One of the standard criticisms of virtue ethics is that it is weak when dealing with issues in applied ethics, in contrast to deontology or utilitarianism, and this because virtue theorists focus on good or bad agents rather than right or wrong acts. As Louden puts the point:

We can say, a la Aristotle, that the virtuous agent acts for the sake of the noble (tou kalou heneka), that he will not do what is base or depraved, etc. But it seems to me that we cannot intelligently say things like: "The virtuous person (who acts for the sake of the noble) is also one who recognizes that all mentally deficient eight-month-old fetuses should (or should not) be aborted." (APQ 21:230)

But this criticism does not really apply to Hartshorne in that in his virtue ethics he is not so much concerned with agents as with the principles that (albeit at a high level of abstraction) guide one in determining which actions are logically possible and which, when chosen by some agent or other, are consistent with what must be the case in metaphysics. That is, Hartshorne’s virtue ethics offers an alternative from "above" to most contemporary ethics in that he sees an essential role for metaphysics in ethics, even in applied ethics, whereas most virtue ethicians offer an alternative to contemporary ethics from "below," from a perspective which emphasizes the sorts of community and habit that are conducive to the development of an ethos. Virtue theorists in general tend to emphasize "being" as opposed to "doing," a distinction which is usually seen as equivalent to the distinction between agent and act. But the particular feature of the being of the agent with which Hartshorne is concerned is his or her ability to relate moderate metaphysical principles to moderate ethical ones, an activity which reaches fruition in a sort of doing, as we will see. We cannot entirely assess the ethical value of a person’s action or of a person’s character without also assessing the abstract claims to which the person is committed, explicitly or implicitly.

Because virtue ethicists tend to trace their lineage back to Aristotle, when they discuss the connection between ethics and metaphysics they also tend to do so in Aristotelian terms, specifically in terms of a natural teleology that tries to determine which functional properties are essential for a full human life. As is well known, Aristotle agrees that some natural processes have final as well as material and efficient causes, but the events in a person’s life are not goal-directed merely because they achieve some result that might have been their goal: rain may spoil the crops on the threshing floor, but that was not necessarily the goal of the rain. Future results can be relevant in explaining why certain previous events may have happened without actually having been the causes (in the sense of sufficient conditions) of those events. This point is crucial in the effort to show the continuity between Aristotle and Hartshorne regarding the metaphysical basis for virtue ethics. If Aristotle were alive today the last thing he would be is an Aristotelian if what it means to bean Aristotelian is to defend what I will call a symmetrical theory of internal relations.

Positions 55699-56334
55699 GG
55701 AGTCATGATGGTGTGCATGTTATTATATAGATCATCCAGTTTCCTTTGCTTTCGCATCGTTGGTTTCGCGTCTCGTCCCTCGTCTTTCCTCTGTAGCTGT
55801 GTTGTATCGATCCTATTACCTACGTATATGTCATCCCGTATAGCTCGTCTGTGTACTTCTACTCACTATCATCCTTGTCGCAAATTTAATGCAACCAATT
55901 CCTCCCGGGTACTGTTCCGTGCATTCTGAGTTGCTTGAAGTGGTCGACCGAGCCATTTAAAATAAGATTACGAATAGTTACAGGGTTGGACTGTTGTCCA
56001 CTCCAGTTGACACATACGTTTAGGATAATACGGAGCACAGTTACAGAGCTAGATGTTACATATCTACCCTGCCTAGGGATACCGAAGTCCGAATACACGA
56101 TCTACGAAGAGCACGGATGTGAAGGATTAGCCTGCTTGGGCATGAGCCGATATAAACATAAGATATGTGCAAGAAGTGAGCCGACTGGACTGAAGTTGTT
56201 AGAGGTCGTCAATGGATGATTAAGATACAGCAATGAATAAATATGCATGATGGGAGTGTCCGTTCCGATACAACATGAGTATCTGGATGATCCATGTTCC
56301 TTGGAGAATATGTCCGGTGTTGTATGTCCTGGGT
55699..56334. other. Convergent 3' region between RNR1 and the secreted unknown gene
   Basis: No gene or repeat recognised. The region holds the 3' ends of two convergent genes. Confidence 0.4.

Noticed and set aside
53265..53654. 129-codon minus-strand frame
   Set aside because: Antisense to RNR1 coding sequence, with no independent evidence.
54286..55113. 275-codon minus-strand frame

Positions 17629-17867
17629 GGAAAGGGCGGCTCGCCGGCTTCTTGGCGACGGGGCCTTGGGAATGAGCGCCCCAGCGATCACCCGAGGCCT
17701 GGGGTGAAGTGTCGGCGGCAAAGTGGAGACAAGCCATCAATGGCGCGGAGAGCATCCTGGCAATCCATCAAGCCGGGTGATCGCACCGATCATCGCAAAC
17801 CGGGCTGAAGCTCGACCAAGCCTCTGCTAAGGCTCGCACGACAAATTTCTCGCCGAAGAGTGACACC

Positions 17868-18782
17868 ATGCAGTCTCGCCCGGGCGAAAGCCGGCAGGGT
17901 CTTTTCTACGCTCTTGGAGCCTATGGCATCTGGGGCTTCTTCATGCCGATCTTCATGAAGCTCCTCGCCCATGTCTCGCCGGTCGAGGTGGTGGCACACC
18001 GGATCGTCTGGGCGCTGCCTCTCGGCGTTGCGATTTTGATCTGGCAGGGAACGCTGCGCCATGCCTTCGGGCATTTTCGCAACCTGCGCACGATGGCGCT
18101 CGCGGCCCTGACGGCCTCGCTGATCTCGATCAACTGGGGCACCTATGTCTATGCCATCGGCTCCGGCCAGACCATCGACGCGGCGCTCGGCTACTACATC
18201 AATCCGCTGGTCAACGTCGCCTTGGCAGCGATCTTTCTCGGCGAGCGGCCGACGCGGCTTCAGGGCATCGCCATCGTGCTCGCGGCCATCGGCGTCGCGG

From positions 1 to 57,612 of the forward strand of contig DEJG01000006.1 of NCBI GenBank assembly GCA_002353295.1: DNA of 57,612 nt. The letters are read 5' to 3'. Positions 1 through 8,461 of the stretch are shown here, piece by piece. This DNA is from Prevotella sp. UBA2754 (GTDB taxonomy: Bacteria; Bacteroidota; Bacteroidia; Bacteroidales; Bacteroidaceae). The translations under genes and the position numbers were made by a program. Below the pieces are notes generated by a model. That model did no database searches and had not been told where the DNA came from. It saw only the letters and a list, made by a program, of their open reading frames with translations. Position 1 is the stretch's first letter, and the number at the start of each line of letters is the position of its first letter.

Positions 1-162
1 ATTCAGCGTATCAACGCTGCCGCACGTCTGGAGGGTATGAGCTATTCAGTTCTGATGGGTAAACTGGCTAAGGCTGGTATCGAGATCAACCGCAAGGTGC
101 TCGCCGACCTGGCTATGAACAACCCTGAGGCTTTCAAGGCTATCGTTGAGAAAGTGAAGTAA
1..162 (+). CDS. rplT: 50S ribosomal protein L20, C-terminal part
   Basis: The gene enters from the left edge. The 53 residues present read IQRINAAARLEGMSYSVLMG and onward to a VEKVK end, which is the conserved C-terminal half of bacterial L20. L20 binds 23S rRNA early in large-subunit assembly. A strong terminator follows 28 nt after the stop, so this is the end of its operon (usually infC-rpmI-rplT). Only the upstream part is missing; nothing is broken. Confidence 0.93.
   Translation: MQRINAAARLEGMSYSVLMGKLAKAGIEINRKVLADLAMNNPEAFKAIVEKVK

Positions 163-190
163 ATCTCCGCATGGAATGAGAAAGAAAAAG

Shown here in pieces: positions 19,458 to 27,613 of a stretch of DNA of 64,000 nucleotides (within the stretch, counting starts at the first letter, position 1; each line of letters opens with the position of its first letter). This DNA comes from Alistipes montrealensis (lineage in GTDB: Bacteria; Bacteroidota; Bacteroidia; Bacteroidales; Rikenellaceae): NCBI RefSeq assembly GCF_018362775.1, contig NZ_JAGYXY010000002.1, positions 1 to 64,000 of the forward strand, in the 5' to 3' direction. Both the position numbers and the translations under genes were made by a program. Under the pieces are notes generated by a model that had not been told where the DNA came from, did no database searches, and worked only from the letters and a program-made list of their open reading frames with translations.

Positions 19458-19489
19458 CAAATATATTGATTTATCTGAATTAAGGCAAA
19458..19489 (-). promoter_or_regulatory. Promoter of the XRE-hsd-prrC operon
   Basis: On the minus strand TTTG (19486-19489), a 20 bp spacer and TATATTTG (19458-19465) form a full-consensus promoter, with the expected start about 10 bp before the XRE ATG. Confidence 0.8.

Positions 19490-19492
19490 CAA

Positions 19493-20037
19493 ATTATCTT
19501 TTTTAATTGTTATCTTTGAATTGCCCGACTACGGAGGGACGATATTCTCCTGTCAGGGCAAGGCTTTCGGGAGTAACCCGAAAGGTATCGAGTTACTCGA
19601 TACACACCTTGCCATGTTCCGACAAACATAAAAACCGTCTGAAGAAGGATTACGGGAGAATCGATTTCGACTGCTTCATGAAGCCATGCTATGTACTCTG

T. H. Irwin has carefully explicated the metaphysical basis for Aristotle’s ethics wherein, it must be admitted, the desire for the final good is part of the human pattern of activity (EAF). But Aristotle equivocates between a psychological description of what everyone desires and ethical advice regarding what everyone should, but only some do, desire. Those who do develop a conception of the final good, of the good to be achieved in a life as a whole, often avoid mistakes in practical reasoning and choice, but not even they are immune from disaster striking or from unforeseen future contingencies forcing them to radically alter their plans. Clear, explicit plans for the future are only marginally more successful than the rough, implicit ones developed by most people. We are easily misled here by the following sort of reasoning: "If x can do A, B, and C, and nothing else can do C, but other things can do A and B, we might describe x’s peculiar function either as ‘doing A, B, and C’ or as ‘doing C"’ (EAE 49). That is, only human beings, it is claimed, can attempt to plan for the future and only they can try to develop a theory regarding their telos, abilities which lull some individuals into thinking that they can in fact perform these tasks unerringly. A more accurate view would be that all human beings characteristically guide their actions by practical reason; the point is not that we should aim at a maximum possible distance from other creatures regarding our ability to imagine how future contingencies will eventually be actualized.

C. Moderation in Metaphysics

Thus far I have made several general remarks about virtue ethics, in particular, and about the relationship between virtue ethics and metaphysics, in general. At this point I would like to draw attention to Hartshorne’s resolution of one serious problem in metaphysics itself, the problem of temporal relations. His resolution consists, I allege, in a moderate view between two extremes. That is, the law of moderation is operative not only in Hartshorne’s ethics but also in his metaphysics. In fact, it is helpful as a heuristic device to use Hartshorne’s moderation in metaphysics to deal in a moderate way with problems in applied ethics. My hope is that the patient reader will be rewarded by Hartshorne’s insightful treatment of philosophical issues surrounding abortion, a treatment which rests four square on his attempt to defend a moderate view of temporal relations. The two extreme views of temporal relations which he criticizes are both symmetrical views whereby human identity can be attributed to a being whether it is viewed in its transition from past to present or if it is viewed in its transition from present to future. These extreme views are, respectively, (1) the Leibnizian one, where all events in a person’s life are internally related to all the others, and (2) the view of Hume and Russell that, strictly speaking, there is no personal identity because each event in "a person’s life" is externally related to the others.